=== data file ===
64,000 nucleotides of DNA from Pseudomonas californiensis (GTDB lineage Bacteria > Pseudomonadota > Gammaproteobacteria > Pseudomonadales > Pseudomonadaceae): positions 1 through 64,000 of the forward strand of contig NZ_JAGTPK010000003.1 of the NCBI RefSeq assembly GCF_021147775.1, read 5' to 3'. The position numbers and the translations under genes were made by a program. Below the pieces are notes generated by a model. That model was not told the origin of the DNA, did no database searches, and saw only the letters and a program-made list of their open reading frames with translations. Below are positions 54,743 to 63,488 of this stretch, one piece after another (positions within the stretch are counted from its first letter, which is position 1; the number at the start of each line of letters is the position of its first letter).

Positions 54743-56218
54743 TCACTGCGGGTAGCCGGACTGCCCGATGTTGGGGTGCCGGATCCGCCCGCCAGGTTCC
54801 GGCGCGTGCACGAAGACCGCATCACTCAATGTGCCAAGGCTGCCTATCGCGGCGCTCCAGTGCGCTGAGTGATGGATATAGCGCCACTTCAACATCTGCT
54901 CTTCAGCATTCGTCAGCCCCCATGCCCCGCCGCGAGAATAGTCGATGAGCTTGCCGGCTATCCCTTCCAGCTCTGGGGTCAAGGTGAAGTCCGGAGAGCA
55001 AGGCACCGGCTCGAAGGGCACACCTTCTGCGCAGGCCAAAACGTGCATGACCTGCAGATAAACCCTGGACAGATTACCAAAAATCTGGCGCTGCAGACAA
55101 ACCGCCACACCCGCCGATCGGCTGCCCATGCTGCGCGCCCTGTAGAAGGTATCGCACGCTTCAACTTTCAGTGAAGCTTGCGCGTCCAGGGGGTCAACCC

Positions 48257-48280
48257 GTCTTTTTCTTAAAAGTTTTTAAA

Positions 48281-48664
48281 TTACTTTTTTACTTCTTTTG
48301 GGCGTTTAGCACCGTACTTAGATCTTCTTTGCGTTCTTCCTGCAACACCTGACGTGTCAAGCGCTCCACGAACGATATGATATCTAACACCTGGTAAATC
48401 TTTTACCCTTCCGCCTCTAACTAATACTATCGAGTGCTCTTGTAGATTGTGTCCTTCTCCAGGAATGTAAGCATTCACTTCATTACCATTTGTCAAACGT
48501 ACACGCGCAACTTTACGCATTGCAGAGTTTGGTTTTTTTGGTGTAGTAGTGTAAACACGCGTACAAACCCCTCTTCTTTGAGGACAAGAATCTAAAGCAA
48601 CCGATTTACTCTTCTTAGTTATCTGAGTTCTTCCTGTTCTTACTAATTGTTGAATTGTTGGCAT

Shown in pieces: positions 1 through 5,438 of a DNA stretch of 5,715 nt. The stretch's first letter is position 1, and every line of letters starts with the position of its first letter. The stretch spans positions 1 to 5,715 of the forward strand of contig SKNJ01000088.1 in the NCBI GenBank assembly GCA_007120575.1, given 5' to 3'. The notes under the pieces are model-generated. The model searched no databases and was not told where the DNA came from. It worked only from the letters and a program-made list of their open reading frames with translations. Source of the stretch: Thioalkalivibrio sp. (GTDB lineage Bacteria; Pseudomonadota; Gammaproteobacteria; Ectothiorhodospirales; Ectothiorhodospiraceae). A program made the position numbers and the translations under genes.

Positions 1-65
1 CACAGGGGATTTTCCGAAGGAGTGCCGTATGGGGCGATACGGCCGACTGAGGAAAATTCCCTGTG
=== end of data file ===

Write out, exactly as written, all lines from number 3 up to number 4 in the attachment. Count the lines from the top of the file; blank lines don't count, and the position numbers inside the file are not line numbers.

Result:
54743 TCACTGCGGGTAGCCGGACTGCCCGATGTTGGGGTGCCGGATCCGCCCGCCAGGTTCC
54801 GGCGCGTGCACGAAGACCGCATCACTCAATGTGCCAAGGCTGCCTATCGCGGCGCTCCAGTGCGCTGAGTGATGGATATAGCGCCACTTCAACATCTGCT